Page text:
Hara Woltz, UVA MLA alumna, who also has a Masters in Conservation Biology, was recently invited to participate in Storm King Art Center's 2018 exhibition, Indicators: Artists on Climate Change.
This May, Storm King Art Center will present Indicators: Artists on Climate Change. Works included in the exhibition explore the impacts of the changing climate in ways that incorporate scientific, cultural, and aesthetic perspectives. Artists will reveal how the acts of making and viewing art differ in both approach and effect from research, advocacy, or reportage on this multifaceted subject. Both indoor and outdoor installations, including pieces newly created for the exhibition at Storm King, will illuminate the threats of a changing climate to our biological world and to humanity. Indicators provides artists with a platform from which to reflect on the topic of climate change by creating works that can command attention for difficult subjects and catalyze creativity, ideas, and solutions.
The show opens on May 19th and runs through November 11th.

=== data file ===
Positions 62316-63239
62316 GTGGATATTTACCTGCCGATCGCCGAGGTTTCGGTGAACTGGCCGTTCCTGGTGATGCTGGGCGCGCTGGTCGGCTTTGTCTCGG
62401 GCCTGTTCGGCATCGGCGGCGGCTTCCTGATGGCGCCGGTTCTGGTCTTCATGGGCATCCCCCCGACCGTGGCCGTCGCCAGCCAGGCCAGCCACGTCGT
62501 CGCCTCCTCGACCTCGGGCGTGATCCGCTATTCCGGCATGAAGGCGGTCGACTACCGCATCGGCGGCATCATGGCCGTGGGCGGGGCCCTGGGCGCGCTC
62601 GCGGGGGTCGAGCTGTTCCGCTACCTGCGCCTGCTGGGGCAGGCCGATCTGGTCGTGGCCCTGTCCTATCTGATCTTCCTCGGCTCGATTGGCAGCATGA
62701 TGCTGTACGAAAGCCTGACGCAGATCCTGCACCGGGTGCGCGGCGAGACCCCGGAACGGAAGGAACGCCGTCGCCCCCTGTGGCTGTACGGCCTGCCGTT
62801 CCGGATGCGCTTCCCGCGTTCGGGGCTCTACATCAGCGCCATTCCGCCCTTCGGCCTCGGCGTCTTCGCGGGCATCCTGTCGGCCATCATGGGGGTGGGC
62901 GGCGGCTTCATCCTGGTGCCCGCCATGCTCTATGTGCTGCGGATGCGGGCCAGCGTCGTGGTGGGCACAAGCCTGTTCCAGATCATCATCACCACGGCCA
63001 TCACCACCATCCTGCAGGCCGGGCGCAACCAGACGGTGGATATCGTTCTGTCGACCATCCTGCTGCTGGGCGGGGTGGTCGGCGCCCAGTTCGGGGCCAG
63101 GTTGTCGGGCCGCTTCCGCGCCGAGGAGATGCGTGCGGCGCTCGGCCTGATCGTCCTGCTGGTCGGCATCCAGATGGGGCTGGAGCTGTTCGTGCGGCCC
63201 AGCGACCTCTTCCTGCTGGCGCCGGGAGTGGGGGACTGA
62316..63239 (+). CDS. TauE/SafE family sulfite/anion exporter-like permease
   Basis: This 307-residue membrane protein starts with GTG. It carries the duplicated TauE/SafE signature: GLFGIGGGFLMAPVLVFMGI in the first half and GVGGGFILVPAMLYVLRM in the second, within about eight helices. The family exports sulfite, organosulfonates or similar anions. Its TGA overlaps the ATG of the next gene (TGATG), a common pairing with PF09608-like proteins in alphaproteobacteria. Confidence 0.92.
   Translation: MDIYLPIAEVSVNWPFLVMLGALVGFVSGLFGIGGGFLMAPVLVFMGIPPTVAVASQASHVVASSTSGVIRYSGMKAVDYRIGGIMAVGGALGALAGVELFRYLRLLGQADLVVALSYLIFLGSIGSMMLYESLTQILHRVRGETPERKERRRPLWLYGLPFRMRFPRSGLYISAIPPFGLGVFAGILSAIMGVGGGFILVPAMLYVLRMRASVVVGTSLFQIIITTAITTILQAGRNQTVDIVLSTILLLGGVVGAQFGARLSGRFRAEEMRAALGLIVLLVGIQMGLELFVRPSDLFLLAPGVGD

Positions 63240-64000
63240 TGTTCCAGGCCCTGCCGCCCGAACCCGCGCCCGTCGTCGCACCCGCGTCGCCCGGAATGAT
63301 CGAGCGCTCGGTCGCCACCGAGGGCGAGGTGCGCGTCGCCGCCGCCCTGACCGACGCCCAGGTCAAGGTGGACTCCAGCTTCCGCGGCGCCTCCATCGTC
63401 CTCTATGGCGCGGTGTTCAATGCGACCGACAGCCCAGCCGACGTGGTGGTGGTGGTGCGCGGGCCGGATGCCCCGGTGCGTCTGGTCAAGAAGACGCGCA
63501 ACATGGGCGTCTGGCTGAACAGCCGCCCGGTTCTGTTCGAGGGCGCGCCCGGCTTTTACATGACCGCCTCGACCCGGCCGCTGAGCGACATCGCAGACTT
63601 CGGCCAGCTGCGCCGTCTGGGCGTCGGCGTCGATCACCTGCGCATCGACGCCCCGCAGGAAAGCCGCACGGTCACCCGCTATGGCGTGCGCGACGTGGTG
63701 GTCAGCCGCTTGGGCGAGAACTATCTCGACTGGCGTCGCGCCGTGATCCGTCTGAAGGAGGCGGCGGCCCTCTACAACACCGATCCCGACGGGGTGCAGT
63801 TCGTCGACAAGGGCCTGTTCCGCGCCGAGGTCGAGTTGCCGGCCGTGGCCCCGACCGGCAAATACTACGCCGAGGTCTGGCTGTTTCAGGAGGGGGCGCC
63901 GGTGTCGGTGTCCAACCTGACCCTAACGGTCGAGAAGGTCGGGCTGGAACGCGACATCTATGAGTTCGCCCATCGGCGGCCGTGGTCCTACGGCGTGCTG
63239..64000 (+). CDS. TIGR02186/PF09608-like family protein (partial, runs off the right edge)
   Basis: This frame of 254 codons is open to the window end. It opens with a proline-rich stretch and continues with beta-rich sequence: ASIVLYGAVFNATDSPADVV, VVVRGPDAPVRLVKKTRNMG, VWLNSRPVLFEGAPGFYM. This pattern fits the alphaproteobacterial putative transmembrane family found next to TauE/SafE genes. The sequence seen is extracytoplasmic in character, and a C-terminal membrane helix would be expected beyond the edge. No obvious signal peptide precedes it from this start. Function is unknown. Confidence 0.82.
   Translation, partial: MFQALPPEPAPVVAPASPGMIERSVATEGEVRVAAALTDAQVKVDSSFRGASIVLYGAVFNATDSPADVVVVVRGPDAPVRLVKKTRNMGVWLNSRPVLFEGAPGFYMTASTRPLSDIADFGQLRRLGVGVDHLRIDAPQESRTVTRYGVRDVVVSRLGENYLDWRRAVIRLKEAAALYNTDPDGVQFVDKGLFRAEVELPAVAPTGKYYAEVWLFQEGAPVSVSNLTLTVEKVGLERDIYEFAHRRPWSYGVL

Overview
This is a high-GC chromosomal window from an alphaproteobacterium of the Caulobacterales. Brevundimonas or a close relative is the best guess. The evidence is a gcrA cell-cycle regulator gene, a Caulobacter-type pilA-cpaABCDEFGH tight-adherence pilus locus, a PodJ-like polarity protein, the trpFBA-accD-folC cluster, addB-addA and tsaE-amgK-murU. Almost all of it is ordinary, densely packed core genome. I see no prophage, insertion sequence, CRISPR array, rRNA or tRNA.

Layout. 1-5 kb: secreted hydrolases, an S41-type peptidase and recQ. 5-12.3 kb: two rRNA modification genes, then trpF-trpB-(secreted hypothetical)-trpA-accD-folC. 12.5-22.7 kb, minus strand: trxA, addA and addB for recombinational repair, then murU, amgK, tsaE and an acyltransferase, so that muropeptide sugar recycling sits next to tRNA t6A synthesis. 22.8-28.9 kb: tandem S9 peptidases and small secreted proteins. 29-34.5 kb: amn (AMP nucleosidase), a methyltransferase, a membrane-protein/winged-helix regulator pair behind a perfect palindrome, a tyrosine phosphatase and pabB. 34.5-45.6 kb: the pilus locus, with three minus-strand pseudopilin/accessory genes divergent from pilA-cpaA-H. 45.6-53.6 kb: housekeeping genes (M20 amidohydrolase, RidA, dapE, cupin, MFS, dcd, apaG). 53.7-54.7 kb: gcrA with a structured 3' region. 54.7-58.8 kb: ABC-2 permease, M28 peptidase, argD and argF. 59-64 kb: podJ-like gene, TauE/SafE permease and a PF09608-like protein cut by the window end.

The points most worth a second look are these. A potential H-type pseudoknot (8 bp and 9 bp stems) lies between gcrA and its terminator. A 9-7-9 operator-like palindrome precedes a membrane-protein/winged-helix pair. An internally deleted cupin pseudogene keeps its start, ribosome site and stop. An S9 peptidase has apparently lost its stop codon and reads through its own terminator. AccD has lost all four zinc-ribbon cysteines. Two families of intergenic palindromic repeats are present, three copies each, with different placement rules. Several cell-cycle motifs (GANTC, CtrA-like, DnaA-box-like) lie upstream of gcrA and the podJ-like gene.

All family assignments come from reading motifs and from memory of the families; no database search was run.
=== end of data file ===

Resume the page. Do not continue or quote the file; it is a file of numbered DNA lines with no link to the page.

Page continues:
Artist Hara Woltz will present a work that creates a varied sensory experience incorporating aspects of climate change, predictability, and the collection of data. Weather stations capture and record climate data and contribute to understanding of how environments change over time. A weather station may consist of a single piece of equipment that serves multiple functions, or multiple instruments arrayed across a landscape. Woltz will position ten interactive elements, fabricated from painted aluminum and wood, as part of a weather station where visitors will be encouraged to sit and experience the differences in temperature between various material and color sections. The elements of the piece will be informed by predictions of Arctic sea ice melt by decade and related sea level rise, as well as the process of collecting climate data. A temperature differential between the materials and surfaces of this piece will allow visitors to feel and consider the reflectivity of ice and the heat absorptive properties of sea water.